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From Products Liability Law Daily, May 3, 2013

Review of “Sham Affidavit Rule” Sought in Bone Loss Drug Bellwether Case

By Susan Lasser, J.D.

A patient in one of the bellwether cases in the multidistrict litigation against the manufacturer of Fosamax, a brand name bisphosphonate, which is a drug commonly used to treat bone conditions such as osteoporosis, has asked the U.S. Supreme Court to Review a ruling by the U.S. Court of Appeals for the Second Circuit that under the "sham issue of fact" doctrine, or "sham affidavit rule," the trial court was entitled to disregard "new" expert testimony by the patient’s treating physician in his second deposition (Secrest v. Merck Sharpe & Dohme Corp. Dkt No. 1213-18, filed April 30, 2013)). The Second Circuit’s determination (Secrest v. Merck Sharpe & Dohme Corp. (2ndCir), 707 F.3d 189 (January 30, 2013)) was that it was the basis of its finding that the patient, Linda Secrest, did not establish a genuine dispute of material fact in support of her claim that the drug maker, Merck Sharpe & Dohme Corp., failed to issue adequate warnings regarding the risks associated with using Fosamax, and particularly that the drug allegedly caused her osteonecrosis of the jaw (ONJ).

Background and Second Circuit’s ruling. The Second Circuit Court of Appeals found that under the "sham issue of fact" doctrine, which prohibits a party from defeating summary judgment simply by submitting an affidavit that contradicts the party’s previous sworn testimony, the lower court was entitled to disregard "new" expert testimony by the patient’s treating physician (who prescribed the drug for her to prevent bone fractures and osteonecrosis) that he provided in his second deposition. In a 2008 deposition, the physician admitted that he did not know the patient was on the drug from 2003 to 2005; while in 2011, he testified that he knew she was on the drug. Although typically applied when a party submits an affidavit that contradicts the party’s own prior statements, the Second Circuit held that the sham issue of fact doctrine also could apply when, as in this case, a party attempted to use evidence from an expert witness to defeat summary judgment. Specifically, the court said that the doctrine applied to stop the patient from manufacturing a factual dispute by submitting testimony from her own expert that contained contradictions that were "unequivocal and inescapable, unexplained, arose after the motion for summary judgment was filed, and [were] central to the claim at issue." The court also found it significant that the patient failed to proffer a plausible explanation that would allow a reasonable jury to reconcile the inconsistencies in the doctor’s statements.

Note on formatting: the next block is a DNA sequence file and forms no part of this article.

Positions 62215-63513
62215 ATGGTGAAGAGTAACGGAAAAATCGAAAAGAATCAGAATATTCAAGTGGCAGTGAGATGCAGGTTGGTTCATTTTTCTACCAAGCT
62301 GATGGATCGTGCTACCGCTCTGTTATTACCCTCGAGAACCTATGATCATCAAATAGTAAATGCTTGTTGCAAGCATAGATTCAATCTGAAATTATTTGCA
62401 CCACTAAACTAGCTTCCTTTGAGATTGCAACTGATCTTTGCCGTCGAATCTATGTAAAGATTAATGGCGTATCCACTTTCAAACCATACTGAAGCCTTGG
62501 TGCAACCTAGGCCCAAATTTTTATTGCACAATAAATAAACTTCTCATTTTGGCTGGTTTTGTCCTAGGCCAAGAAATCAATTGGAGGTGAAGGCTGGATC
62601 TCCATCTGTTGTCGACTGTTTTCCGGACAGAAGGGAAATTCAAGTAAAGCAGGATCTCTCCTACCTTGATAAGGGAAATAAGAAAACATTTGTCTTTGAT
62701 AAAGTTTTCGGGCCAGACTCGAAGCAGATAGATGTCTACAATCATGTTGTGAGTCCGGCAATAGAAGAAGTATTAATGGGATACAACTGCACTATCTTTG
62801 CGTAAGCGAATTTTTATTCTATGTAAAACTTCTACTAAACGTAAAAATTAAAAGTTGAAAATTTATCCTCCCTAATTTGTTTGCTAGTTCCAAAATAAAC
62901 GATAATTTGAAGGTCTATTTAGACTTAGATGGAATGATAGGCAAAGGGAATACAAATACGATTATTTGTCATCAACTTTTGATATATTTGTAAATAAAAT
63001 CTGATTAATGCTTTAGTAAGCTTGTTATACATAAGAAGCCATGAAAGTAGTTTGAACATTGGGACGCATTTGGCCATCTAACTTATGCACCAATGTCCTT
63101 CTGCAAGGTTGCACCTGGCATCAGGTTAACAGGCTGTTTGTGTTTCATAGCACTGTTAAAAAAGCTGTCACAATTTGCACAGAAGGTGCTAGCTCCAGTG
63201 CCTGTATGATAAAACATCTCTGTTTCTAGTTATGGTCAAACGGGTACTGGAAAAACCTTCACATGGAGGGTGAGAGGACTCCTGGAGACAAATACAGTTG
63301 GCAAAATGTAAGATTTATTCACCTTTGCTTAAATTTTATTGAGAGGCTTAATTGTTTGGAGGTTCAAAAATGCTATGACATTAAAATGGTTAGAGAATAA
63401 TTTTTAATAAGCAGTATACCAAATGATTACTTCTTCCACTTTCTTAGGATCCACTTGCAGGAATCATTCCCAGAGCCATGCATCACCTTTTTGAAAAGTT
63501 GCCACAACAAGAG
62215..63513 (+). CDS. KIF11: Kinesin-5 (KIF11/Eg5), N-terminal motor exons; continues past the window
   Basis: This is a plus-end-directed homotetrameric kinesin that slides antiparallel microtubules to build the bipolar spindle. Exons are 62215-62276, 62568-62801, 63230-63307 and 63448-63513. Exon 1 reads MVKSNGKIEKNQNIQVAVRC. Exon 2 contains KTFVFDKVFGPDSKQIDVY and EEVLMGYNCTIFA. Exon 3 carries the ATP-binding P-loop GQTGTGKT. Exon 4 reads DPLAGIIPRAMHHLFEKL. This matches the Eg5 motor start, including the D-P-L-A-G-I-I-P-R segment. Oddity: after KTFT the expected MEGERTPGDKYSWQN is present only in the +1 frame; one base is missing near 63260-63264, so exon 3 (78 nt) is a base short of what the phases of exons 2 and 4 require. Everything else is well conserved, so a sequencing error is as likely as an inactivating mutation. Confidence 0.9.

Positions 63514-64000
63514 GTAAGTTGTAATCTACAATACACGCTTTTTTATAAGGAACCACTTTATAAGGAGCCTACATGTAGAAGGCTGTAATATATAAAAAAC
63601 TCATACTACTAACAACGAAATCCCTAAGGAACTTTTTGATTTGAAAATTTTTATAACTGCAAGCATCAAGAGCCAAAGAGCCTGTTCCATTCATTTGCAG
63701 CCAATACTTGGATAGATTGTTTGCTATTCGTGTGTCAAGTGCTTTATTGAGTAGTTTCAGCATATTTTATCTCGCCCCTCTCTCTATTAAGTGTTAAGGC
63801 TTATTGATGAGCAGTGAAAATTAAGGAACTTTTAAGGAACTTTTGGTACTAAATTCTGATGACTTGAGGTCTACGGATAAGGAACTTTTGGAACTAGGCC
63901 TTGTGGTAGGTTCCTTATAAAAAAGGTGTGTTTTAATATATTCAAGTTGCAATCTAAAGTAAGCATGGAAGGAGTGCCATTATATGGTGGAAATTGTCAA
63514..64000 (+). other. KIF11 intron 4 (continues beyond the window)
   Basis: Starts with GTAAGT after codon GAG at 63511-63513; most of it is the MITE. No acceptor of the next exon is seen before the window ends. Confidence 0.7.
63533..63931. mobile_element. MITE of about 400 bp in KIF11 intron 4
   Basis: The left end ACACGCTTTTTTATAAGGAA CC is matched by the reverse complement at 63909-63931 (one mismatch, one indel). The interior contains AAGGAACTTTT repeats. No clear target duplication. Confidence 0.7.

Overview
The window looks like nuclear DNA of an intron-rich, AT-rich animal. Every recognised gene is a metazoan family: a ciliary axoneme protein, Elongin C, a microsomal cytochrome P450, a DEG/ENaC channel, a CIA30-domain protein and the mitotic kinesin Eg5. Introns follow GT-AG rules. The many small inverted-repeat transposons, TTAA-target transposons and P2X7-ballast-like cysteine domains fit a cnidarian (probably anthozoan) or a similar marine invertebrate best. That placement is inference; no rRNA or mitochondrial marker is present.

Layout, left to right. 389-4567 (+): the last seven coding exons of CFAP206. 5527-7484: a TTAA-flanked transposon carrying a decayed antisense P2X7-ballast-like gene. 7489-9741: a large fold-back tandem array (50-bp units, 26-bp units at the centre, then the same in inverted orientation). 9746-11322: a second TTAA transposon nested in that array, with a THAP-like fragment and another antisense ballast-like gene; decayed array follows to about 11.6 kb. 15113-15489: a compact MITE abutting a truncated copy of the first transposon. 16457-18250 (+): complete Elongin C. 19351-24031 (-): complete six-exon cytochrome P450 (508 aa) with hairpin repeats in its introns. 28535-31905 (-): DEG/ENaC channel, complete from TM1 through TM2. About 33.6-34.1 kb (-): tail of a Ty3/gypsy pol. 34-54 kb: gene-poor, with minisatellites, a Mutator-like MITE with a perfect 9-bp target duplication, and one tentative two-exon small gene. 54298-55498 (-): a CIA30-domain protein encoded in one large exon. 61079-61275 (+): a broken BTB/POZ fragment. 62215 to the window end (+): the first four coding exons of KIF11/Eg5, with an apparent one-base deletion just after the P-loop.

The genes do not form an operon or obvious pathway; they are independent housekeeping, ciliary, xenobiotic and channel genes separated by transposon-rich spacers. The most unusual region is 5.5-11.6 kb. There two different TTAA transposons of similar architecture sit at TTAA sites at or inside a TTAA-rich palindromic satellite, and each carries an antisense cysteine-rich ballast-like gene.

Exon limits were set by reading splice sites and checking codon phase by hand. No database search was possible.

The appellate court, too, found that the timing of the second, contradictory deposition testimony recanting the prior sworn testimony—following the manufacturer’s filing its motion for summary judgment—"increased the likelihood that it was intended solely to defeat the motion for summary judgment." Under the "unique circumstances," the Second Circuit ruled that the trial court did not err in concluding that the physician’s later testimony failed to trigger a genuine dispute of material fact, and that no reasonable juror could find that the physician would have recommended that the patient cease taking the drug if he did not know she was taking it at the relevant time.